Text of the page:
She has been diagnosed with pyometra today. She is a labrador retriever of 13 years old. Her behaviour did not change but she was very thirsty for the last couple of days and urinated everywhere, which is very unusual for her. The vet was called immediately and after a UV scan confirmed my suspicion… I can only hope that we detected pyometra early enough. No operation is possible – she lives in Belarus, where a new law was recently passed of no anaesthetic for dogs anymore. She is too old to have an operation without an anaesthetic. The dogs are just left to die. We will be trying the antibiotics, homeopathy and hormonal treatment. She was very responsive to antibiotics before. The vet gave her today the first dose of antibiotics and something to open the cervix even more so the pus can come out.
    If you know of any other ways to help my dog, I would really appreciate any advice.
    Thank you and regards,
    Katya

  7. Hi Debra-I did email you.I would keep an eye on her. Teddy would have his once a month and they got worse and worse each month.Sometimes they just have them my Vet says what she means by that is if they are once a year or so just to keep an eye on them. Do not let seizures go for more that 5 -15 muitnes EVER. They can die from lack of oxygen to the brain.I would contact your VET regardless and let them know exactly what happened. I’m sure your Vet will tell you to watch her and they will take it from there. Teddy is on Potassium Bromide daily. I also have a Valium shot on hand from the vet which I inject into his butt at the start of any seizure. The seizure goes away within seconds. It is really a life saver to have around. At least for him.I again, would keep a close eye on your girl. Teddy started with like one a year and they progressed as time went on.thank you,Deb

  8. Hi Debra-I did email you.I would keep an eye on her. Teddy would have his once a month and they got worse and worse each month.Sometimes they just have them my Vet says what she means by that is if they are once a year or so just to keep an eye on them. Do not let seizures go for more that 5 -15 muitnes EVER. They can die from lack of oxygen to the brain.I would contact your VET regardless and let them know exactly what happened. I’m sure your Vet will tell you to watch her and they will take it from there. Teddy is on Potassium Bromide daily. I also have a Valium shot on hand from the vet which I inject into his butt at the start of any seizure. The seizure goes away within seconds. It is really a life saver to have around. At least for him.I again, would keep a close eye on your girl. Teddy started with like one a year and they progressed as time went on.thank you,Deb

  9. My 14 year old Labrador Molly dog was bleeding for 10 days and we assumed she was in Heat.
    Over the weekend she became lethargic and the bleeding turned very brown so we took her to the vet who checked her temp and her gums and stated that she may be on heat and will leave a week and then if not stopped to bring her back for ultrasound.
    I wasn’t happy on Sunday so took her to emergency vets who diagnosed Pyometra and said he didn’t think at 14 she would survive the operation.
    We took her home and the next morning I called another vet who asked me to take her in.
    He immediately stated he would operate else she would die. The operation was a success he stated but in recovery for 2 hours and she then relapsed. The vet explained he believed a blood clot may have gone to her brain or lung due to having a high white blood cell count.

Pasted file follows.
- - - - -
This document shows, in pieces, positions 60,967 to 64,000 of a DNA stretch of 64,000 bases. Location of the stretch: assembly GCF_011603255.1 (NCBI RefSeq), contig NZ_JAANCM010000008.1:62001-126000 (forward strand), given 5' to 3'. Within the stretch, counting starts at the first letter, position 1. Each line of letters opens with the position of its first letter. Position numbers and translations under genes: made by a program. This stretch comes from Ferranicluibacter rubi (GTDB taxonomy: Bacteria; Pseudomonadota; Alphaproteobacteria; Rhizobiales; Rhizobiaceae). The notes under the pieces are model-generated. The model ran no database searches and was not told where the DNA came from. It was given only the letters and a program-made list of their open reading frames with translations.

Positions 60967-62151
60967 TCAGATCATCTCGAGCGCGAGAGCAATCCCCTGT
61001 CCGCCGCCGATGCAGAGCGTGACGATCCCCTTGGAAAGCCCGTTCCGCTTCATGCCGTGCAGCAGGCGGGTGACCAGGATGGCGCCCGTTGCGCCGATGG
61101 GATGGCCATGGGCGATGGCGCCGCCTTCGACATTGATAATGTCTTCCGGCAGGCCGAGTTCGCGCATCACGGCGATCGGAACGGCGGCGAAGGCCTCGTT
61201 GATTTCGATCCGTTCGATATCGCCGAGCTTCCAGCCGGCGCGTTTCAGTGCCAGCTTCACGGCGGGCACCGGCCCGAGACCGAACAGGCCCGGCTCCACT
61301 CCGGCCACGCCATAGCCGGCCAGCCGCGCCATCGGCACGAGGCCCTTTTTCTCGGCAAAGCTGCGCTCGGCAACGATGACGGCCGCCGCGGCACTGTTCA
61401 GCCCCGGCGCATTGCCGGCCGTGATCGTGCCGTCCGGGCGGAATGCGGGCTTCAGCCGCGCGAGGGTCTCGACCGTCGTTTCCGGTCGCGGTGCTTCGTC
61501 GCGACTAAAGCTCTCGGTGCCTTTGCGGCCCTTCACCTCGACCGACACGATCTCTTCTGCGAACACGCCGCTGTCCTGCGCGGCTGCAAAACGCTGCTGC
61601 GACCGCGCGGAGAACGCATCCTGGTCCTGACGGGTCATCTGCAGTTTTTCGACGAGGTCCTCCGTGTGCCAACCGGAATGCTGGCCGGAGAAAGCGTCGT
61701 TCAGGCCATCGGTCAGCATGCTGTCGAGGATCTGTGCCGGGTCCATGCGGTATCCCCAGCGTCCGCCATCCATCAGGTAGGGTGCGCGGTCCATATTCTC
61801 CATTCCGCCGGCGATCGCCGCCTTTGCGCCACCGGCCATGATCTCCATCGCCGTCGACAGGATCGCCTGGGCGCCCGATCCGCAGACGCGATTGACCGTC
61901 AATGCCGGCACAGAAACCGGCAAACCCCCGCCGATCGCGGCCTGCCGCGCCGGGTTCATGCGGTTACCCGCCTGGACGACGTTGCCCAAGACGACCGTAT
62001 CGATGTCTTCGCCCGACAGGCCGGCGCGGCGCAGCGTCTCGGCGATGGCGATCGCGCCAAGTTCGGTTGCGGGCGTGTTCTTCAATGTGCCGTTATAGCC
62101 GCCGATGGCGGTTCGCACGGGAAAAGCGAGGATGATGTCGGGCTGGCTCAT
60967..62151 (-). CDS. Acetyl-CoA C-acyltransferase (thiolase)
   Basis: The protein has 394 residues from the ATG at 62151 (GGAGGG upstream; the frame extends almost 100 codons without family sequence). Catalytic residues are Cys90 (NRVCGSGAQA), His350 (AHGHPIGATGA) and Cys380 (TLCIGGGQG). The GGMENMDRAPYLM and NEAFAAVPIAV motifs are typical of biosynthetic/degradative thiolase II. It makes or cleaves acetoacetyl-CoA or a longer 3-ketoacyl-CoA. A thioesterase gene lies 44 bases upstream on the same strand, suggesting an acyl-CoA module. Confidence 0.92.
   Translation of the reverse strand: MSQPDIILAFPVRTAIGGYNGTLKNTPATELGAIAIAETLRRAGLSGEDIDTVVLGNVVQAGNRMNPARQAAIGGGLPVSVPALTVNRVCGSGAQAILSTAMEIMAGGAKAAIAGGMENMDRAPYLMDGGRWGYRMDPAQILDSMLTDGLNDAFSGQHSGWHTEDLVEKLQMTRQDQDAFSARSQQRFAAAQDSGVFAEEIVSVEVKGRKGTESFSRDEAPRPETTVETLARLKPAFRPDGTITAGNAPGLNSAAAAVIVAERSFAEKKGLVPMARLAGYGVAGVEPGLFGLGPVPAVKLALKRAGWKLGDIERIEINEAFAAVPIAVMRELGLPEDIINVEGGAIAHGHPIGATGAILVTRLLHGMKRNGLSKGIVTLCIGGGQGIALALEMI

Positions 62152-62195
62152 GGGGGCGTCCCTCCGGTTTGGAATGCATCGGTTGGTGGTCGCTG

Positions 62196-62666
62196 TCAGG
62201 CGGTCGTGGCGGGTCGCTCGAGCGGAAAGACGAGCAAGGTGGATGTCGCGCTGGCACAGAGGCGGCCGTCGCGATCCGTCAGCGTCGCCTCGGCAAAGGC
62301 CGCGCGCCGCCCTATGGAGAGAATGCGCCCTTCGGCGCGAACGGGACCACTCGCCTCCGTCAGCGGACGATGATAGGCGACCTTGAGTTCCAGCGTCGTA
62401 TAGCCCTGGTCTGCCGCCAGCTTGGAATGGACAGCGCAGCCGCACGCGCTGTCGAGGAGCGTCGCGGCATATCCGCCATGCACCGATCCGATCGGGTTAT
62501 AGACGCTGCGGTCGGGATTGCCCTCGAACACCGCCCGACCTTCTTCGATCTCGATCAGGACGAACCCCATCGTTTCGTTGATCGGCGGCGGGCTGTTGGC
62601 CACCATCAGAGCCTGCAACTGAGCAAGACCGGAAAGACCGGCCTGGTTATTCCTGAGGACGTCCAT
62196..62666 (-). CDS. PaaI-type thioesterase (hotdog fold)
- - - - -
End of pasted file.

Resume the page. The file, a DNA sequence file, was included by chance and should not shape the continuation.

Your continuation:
I had never heard of Pyometra and did not know it was such a deadly disease.
    I am absolutely heartbroken and just wished I had taken her to the vets earlier and she may have had a better chance of survival ?

  10. My 14 year old Labrador Molly dog was bleeding for 10 days and we assumed she was in Heat.
    Over the weekend she became lethargic and the bleeding turned very brown so we took her to the vet who checked her temp and her gums and stated that she may be on heat and will leave a week and then if not stopped to bring her back for ultrasound.
    I wasn’t happy on Sunday so took her to emergency vets who diagnosed Pyometra and said he didn’t think at 14 she would survive the operation.
    We took her home and the next morning I called another vet who asked me to take her in.
    He immediately stated he would operate else she would die. The operation was a success he stated but in recovery for 2 hours and she then relapsed. The vet explained he believed a blood clot may have gone to her brain or lung due to having a high white blood cell count.
    I had never heard of Pyometra and did not know it was such a deadly disease.
    I am absolutely heartbroken and just wished I had taken her to the vets earlier and she may have had a better chance of survival ?

  11. I just picked up on this because I was researching pyometra. My 6 year old bitch has never been very active – she does go out for walks with the others but has never been that interested. Anyway, i had plans to spay her but one thing after anotehr kept cropping up, so instead i would put her on a hormone drug each season to stop the heat. Four days ago she went off her food and tehn started drinking copious amounts and weeing everywhere. the light went out of her eyes. Yesterday she wouldnt leave me alone, kept putting her head on my knee and gazing at me. I already had plans to call the vet anyway and that pushed me into doing it. took her in straightaway, she had bloodtests and scans which confirmed advanced pyometra. They operated on her immediately, and successfully. We now have to keep an eye on her to make sure that there is no sign of any infection lft – she has strong antibiotics to take – but i firmly believe she was asking me for help. What concerns me is whether the hormone pills could have caused this – they were prescribed ones. I have another, younger bitch and sh is going in for spaying in January – that will be three months after her last season. I never want to go through that again.

  12. I just picked up on this because I was researching pyometra. My 6 year old bitch has never been very active – she does go out for walks with the others but has never been that interested. Anyway, i had plans to spay her but one thing after anotehr kept cropping up, so instead i would put her on a hormone drug each season to stop the heat. Four days ago she went off her food and tehn started drinking copious amounts and weeing everywhere. the light went out of her eyes. Yesterday she wouldnt leave me alone, kept putting her head on my knee and gazing at me. I already had plans to call the vet anyway and that pushed me into doing it. took her in straightaway, she had bloodtests and scans which confirmed advanced pyometra. They operated on her immediately, and successfully. We now have to keep an eye on her to make sure that there is no sign of any infection lft – she has strong antibiotics to take – but i firmly believe she was asking me for help. What concerns me is whether the hormone pills could have caused this – they were prescribed ones. I have another, younger bitch and sh is going in for spaying in January – that will be three months after her last season. I never want to go through that again.